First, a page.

Great Lakes Moment: Small habitat patches can have big ecological impact

Great Lakes Moment: Small habitat patches can have big ecological impact
December 6, 2021 John Hartig

Great Lakes Moment is a monthly column written by Great Lakes Now Contributor John Hartig. Publishing the author’s views and assertions does not represent endorsement by Great Lakes Now or Detroit Public Television.

Contradicting the historical conservation planning tenet that gave preference to protecting larger, more intact areas, a recent study published in the Proceedings of the National Academy of Science has shown that small, isolated patches of habitat are inordinately important for biodiversity conservation.  

The bottom line is that large habitat tracts are important – but so are small ones.  

This analysis of 31 conservation case studies from 28 countries around the world found that if conservationists gave up on small patches of habitat, we would stand to lose many species that are confined to those environments, and biodiversity would decline as a result. These researchers concluded that we should rethink the way we prioritize conservation to recognize the critical role that small, isolated patches play in conserving the world’s biodiversity. Restoring and reconnecting small, isolated habitat patches should be an immediate conservation priority. 

Chicago Wilderness is a good example of an effort linking small- and medium-sized habitat tracts into a large conservation network that spans four states – Wisconsin, Illinois, Indiana and Michigan. This program may sound like a misnomer in the greater Chicago area, but their network of fragmented preserves has been incredibly successful. More than 260 public and private partners are involved in restoring, protecting and connecting distinct habitats through conservation and thoughtful sustainable development practices.  

Members and volunteers plant a pollinator garden at St. Philip Lutheran Church in Trenton, Mich. (Photo Credit: John Hartig)

Biodiversity is the variety of life in the world or in a particular habitat or ecosystem. In general, the higher the biodiversity, the healthier the habitat is for all of the species living there. That’s important because each of us has a sense of habitat. It is the place where an organism makes its home. A habitat meets all the environmental conditions a plant or animal needs to survive.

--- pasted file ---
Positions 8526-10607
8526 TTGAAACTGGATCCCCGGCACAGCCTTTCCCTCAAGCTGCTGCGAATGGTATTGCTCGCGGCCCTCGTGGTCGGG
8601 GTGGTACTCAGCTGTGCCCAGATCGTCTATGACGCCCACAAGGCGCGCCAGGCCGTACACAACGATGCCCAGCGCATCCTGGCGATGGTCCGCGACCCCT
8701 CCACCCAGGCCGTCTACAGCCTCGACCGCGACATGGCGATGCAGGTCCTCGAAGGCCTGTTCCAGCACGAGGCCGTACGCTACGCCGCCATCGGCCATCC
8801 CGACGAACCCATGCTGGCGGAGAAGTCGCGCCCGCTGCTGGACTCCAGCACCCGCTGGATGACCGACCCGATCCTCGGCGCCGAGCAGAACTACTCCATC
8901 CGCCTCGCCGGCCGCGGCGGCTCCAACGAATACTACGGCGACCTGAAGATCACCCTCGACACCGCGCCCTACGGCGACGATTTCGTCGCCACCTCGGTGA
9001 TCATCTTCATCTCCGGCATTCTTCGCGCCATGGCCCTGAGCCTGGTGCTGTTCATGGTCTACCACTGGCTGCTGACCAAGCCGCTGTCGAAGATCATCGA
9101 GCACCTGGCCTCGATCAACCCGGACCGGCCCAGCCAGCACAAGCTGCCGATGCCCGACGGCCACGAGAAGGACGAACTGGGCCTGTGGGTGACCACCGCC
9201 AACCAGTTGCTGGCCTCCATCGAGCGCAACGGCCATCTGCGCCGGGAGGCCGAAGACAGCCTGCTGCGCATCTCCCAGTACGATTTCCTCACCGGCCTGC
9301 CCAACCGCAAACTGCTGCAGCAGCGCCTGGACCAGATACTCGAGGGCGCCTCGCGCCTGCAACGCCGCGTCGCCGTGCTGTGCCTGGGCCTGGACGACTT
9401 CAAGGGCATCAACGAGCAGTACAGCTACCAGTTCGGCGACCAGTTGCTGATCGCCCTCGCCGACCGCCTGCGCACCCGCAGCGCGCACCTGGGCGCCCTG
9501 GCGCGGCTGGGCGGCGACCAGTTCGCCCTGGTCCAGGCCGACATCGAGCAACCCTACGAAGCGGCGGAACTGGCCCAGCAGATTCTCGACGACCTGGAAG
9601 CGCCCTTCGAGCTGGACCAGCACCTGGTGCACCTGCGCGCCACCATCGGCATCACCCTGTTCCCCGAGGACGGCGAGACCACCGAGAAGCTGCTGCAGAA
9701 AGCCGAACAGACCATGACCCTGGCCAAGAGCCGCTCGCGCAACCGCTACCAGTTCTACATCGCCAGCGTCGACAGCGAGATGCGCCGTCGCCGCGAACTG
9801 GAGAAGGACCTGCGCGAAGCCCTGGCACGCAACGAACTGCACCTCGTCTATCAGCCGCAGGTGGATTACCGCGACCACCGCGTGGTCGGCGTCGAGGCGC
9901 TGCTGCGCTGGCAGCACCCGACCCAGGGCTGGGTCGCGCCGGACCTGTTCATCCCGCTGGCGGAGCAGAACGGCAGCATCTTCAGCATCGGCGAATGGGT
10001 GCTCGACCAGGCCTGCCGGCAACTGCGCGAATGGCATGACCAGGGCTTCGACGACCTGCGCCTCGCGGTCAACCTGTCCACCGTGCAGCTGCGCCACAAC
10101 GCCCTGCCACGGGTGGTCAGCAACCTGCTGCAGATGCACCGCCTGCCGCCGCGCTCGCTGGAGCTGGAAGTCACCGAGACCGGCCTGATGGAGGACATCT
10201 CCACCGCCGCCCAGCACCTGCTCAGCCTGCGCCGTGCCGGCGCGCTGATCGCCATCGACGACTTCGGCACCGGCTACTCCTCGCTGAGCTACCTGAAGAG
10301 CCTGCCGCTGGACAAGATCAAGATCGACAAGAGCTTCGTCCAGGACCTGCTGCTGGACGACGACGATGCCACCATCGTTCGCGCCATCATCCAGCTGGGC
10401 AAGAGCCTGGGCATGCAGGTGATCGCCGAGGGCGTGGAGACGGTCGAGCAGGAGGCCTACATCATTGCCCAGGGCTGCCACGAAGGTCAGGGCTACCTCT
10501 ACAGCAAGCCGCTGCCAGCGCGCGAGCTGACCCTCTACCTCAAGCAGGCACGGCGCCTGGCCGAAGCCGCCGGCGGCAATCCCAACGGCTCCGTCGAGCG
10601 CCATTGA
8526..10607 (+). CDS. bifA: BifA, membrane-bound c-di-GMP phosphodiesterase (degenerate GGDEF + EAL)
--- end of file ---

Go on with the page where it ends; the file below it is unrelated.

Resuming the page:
Dr. John E. Gannon, scientist emeritus at the International Joint Commission, remarked: 

Sure, it’s best whenever possible to preserve large tracts of habitats with corridors that connect to other habitats, but that is often not possible in an urban setting. Seeing the picture of the beaver on the Detroit Riverwalk that is now residing in the Milliken State Park wetlands is testimony that creating and preserving small fragments of habitats are important.

Another good example of small-scale habitat restoration is the work of Detroit Audubon under its Detroit Bird City initiative. Their goal is to restore and protect habitat for birds, while making nature part of everyday urban life.  

The Detroit area is well known for its birds primarily because it sits along the Detroit River and other connecting waterways that are at the intersection of the Atlantic and Mississippi flyways. Detroit Audubon volunteers have identified over 350 species of bird in the metropolitan area.  

For years, Callahan Park on Detroit’s east side was just another empty space, abandoned and often used as a dumping ground for trash. Detroit Audubon worked with the city of Detroit and other partners to transform a 2.9-acre field into native grassland habitat.